Caesar limits the Celtae to that country included from north to south between the Seine and the Garonne and from the Ocean on the west to the Rhine in Helvetia, and the Rhone on the east. The Veneti were the most powerful of the Celtae and inhabited the country to the north of the mouth of the Loire, (Liger). We know that the Domnonii of Cornwall and Devon were the most cultivated of their British relatives and that the Veneti traded with them for the tin of Cornwall. The Domnonian Britons reserved the legend that they came from Glas-gwyn, from the country of the Liger. Migrating to Ireland under Roman pressure and displacing the aboriginal pre-Celtic Pretani or Cruthin, they called themselves Lagin or Domnainn maintaining the tradition that they were originally from Armorica. When the Irish Lagin later invaded the Lleyn Peninsula in Wales later from Ireland it took the name of Guined (Gwynedd) which derives directly from Veneti.
The Belgae inhabited what is now north eastern France and the Low Countries. The tribe which never sued for peace from Caesar was the Manapii who were originally seated on the Meuse and on the Lower Rhine. This great tribe was to become known to the later Gaels as the Fir Manaig, Men of the Manapii , who gave their name to Fermanagh and Monaghan. It is probable that they also inhabited the Isle of Man (Monapia) before the Gaelic conquest. It was the Manapii along with the Morini and other Northern tribes who maintained an independent Gaulish area following Caesar’s campaign of 57 BC, when he massacred 50,000 Belgic warriors at the earliest recorded Battle on the Somme.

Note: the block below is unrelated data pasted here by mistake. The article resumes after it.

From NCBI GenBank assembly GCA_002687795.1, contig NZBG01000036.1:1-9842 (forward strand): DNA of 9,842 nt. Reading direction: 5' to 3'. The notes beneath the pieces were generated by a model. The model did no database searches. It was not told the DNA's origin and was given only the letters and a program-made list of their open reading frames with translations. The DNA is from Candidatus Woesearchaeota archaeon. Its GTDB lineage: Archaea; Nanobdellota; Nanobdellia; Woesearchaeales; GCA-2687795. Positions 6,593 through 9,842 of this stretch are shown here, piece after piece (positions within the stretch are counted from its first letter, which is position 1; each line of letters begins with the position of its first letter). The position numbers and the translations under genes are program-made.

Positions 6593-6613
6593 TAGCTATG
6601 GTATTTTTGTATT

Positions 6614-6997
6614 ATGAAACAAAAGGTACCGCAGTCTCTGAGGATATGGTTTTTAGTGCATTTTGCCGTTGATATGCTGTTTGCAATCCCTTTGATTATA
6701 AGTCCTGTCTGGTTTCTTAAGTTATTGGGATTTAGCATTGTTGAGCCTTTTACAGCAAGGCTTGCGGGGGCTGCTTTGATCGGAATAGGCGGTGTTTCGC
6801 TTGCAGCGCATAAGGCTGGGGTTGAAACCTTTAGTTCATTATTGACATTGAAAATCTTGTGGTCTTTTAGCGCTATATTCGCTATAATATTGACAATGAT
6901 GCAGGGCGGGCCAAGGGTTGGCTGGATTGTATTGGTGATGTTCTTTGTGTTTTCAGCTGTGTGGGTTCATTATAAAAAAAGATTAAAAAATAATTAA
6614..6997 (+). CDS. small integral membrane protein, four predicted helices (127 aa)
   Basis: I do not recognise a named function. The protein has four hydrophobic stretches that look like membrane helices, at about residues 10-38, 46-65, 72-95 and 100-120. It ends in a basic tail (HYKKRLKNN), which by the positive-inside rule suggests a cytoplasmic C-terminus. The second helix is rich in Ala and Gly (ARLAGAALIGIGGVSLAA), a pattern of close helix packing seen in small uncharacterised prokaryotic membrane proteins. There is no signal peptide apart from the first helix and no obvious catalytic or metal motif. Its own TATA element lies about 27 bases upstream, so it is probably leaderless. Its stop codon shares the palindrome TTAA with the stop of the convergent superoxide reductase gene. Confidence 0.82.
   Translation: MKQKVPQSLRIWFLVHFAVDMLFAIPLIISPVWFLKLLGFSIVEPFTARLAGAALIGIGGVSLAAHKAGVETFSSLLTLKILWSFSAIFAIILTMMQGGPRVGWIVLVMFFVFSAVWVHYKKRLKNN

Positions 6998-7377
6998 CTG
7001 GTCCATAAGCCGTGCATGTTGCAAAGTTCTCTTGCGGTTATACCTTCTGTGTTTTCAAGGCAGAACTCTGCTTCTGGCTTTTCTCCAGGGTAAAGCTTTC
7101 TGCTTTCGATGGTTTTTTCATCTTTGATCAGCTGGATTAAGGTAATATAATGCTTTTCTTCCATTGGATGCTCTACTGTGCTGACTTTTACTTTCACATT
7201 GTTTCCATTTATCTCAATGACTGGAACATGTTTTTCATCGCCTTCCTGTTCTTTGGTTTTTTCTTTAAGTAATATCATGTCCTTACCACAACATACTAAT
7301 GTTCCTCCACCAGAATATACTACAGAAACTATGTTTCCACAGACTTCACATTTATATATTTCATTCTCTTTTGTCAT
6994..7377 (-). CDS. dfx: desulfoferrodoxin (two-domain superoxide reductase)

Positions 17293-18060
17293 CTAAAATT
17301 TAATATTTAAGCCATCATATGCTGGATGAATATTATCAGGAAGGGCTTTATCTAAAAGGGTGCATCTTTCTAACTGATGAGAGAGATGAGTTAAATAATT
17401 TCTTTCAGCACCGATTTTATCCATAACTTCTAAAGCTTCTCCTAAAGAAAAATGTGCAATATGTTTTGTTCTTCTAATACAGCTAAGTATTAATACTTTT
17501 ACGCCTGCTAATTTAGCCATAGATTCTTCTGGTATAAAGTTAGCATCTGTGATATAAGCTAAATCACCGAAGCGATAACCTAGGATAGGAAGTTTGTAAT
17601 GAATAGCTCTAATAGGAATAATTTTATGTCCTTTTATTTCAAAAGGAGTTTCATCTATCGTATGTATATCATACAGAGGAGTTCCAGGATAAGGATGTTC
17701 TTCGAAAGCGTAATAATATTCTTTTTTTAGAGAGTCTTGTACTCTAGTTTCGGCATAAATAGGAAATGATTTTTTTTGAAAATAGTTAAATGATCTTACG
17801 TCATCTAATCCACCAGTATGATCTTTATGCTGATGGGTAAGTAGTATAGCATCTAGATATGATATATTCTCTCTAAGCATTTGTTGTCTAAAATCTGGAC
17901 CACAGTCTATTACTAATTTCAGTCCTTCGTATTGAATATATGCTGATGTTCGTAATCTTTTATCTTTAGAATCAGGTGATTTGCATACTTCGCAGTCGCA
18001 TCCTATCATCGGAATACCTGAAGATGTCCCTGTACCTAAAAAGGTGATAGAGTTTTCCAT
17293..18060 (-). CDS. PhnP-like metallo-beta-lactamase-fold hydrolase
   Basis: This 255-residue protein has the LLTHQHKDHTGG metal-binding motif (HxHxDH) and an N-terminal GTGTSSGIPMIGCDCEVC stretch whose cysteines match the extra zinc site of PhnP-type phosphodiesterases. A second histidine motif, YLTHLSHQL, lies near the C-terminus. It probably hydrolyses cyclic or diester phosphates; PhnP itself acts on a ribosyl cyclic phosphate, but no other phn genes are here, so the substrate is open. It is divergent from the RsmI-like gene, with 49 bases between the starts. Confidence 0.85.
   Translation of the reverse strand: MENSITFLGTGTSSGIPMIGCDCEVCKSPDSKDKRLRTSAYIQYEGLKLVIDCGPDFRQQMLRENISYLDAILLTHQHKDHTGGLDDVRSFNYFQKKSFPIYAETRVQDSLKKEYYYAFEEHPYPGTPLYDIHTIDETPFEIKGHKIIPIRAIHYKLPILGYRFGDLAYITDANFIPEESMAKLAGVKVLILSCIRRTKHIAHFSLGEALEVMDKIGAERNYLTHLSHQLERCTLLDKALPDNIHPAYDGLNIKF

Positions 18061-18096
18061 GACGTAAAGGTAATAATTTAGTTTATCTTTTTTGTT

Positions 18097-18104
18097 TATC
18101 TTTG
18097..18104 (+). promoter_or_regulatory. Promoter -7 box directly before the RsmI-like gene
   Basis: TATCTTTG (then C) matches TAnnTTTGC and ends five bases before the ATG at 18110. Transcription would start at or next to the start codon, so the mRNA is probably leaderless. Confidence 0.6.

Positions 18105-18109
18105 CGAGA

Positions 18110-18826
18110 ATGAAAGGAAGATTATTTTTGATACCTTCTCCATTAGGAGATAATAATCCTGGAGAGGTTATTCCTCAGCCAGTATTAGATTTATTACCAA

In 56 BC the Veneti threw off the yoke of Rome and the whole coast from the Loire to the Rhine joined the insurrection. Caesar attacked the powerful Venetian navy and destroyed it, selling the defeated captives into slavery to a man. And it was the help they received from their British relatives which prompted his invasion of Britain in 55 BC.
In 52 BC the brilliant Belgic leader Commius of the Atrebates turned against his former ally Caesar. He led a large force to join the armies of his kinsman Vercingetorix against him in a great insurrection which was to change the course of European history. Following Vercingetorix’s defeat, Commius became over-leader of the Belgic Atrebates, Morini, Carnutes, Bituriges, Bellovaci and Eburones and many Belgae followed him to his British Kingdom in the last Celtic-speaking folk movement to Britain, rather than endure the savagery of Roman civilisation.